Supplementary Material for: Outcomes after Application of Active Bone Conducting Implants

2019-09-09T09:03:51Z (GMT) by Koro E. Werner M.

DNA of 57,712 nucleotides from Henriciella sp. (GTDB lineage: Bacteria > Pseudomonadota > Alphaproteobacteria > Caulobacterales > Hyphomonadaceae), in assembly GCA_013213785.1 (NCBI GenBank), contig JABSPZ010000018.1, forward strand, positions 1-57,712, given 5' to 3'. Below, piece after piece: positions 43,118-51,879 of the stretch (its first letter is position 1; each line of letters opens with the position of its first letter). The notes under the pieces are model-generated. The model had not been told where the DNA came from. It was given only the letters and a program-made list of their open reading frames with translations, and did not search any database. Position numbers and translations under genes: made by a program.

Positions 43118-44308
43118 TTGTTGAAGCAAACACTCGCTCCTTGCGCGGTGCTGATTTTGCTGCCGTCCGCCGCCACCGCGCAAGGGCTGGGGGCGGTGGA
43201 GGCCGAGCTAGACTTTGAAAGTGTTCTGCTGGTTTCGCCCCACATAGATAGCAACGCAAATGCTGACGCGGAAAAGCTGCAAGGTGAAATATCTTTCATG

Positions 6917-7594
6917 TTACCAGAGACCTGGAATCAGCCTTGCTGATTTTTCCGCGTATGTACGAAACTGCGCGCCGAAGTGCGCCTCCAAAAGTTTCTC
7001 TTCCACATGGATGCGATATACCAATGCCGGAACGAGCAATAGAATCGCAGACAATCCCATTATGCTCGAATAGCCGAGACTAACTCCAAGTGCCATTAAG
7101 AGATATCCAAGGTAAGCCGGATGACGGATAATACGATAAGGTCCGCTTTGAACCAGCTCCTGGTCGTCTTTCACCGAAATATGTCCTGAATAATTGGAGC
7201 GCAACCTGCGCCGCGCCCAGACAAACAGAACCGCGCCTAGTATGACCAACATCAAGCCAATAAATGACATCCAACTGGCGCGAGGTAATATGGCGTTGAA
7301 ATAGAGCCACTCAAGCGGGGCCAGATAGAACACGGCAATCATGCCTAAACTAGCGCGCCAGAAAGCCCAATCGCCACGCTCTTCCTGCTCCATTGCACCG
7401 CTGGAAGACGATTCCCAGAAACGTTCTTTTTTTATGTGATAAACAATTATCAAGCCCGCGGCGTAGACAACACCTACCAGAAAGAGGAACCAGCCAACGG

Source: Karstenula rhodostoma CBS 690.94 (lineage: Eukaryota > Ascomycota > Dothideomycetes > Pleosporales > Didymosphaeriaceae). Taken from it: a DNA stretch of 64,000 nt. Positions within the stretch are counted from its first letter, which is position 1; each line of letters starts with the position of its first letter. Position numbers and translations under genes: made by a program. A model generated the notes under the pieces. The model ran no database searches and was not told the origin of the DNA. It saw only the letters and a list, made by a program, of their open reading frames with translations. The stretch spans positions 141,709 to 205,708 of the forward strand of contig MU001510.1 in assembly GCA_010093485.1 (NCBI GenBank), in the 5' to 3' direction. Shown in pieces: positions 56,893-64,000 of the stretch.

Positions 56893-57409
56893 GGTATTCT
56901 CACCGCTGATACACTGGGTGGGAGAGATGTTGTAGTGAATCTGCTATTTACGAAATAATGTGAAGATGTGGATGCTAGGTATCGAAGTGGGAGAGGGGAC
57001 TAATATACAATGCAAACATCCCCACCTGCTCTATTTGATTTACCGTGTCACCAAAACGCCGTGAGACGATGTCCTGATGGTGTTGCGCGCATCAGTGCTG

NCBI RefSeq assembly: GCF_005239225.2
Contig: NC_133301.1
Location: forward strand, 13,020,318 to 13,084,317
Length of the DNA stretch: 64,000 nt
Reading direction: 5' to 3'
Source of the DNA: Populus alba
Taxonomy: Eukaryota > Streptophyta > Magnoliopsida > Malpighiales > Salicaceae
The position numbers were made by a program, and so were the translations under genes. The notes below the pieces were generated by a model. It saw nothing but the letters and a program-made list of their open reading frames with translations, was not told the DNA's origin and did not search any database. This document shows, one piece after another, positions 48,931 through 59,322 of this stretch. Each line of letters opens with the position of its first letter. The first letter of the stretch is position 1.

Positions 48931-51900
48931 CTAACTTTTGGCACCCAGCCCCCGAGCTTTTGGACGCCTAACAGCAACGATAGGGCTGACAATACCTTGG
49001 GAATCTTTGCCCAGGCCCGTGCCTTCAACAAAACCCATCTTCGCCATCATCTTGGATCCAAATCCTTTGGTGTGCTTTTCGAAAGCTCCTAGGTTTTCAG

Background: A bone conducting implant is a treatment option for individuals with conductive or mixed hearing loss (CHL, MHL) who do not tolerate regular hearing aids, and for individuals with single-sided deafness (SSD). An active bone conducting implant (ABCI) was introduced in 2012 with indication in CHL, MHL, and SSD, and it is still the only ABCI available. With complete implantation of the active transducer and consequent intact skin, a decrease in infections, skin overgrowth, and implant losses, all common disadvantages with earlier passive bone conducting implants, could be expected. Our Ear, Nose and Throat Department, a secondary care center for otosurgery that covers a population of approximately 365,000 inhabitants, was approved to implant ABCIs in 2012. Objectives: Our aim was to conduct an evaluation of audiological and subjective outcomes after ABCIs. Method: A cohort study with retrospective and prospective data collection was performed.The first 20 consecutive patients operated with an ABCI were asked for informed consent. The main outcome measures werepure tone and speech audiometry and the Glasgow Benefit Inventory (GBI). Results: Seventeen patients accepted to participate and 15 were able to complete all parts. Six patients had CHL or MHL. In this group the pure tone audiometry tests are comparable with an average functional hearing gain of 29.8 dB HL. With bilateral hearing, the mean Word Recognition Score (WRS) in noise was 35.7% unaided and 62.7% aided. Ten patients had the indication SSD. With the hearing ear blocked, the pure tone average was >101 dB HL, compared to 29.3 dB HL in sound field aided. With bilateral hearing, the mean WRS in noise was 59.7% unaided and 72.8% aided. The mean of the total GBI score was 42.1 in the group with CHL or MHL and 20.6 in the group with SSD. Conclusions: The patients benefit from their implants in terms of quality of life, and there is a substantial hearing gain from the implant for patients with conductive or MHL. Patients with SSD benefit less from the implant than other diagnoses but the positive outcomes are comparable to other options for this group.